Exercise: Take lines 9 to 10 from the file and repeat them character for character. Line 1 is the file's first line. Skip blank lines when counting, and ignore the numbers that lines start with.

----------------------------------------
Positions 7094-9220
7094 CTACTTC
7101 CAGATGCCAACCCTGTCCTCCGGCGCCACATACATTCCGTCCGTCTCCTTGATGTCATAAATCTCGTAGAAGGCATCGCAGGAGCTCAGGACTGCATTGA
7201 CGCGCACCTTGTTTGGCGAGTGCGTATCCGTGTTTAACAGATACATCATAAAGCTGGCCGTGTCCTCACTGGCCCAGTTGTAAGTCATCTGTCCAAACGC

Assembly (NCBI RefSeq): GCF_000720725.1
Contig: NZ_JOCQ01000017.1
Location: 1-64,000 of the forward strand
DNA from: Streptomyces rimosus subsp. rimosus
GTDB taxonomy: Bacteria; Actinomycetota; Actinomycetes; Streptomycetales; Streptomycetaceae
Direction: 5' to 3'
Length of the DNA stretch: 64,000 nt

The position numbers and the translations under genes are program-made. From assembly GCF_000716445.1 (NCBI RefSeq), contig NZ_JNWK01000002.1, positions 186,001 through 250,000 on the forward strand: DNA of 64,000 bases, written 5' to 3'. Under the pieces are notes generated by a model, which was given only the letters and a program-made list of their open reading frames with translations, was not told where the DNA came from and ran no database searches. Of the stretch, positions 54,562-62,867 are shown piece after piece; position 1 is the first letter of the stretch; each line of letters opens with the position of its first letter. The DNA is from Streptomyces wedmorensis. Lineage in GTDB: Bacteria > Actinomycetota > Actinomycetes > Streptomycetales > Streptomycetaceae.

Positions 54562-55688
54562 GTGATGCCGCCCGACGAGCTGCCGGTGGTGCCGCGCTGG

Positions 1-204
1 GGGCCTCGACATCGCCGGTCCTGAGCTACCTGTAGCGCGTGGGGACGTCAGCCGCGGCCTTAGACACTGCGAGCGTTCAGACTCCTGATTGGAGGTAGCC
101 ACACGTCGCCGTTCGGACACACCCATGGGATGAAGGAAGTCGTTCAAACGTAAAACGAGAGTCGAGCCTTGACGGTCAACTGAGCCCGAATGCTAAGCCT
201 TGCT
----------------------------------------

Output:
GTDB taxonomy: Bacteria; Actinomycetota; Actinomycetes; Streptomycetales; Streptomycetaceae
Direction: 5' to 3'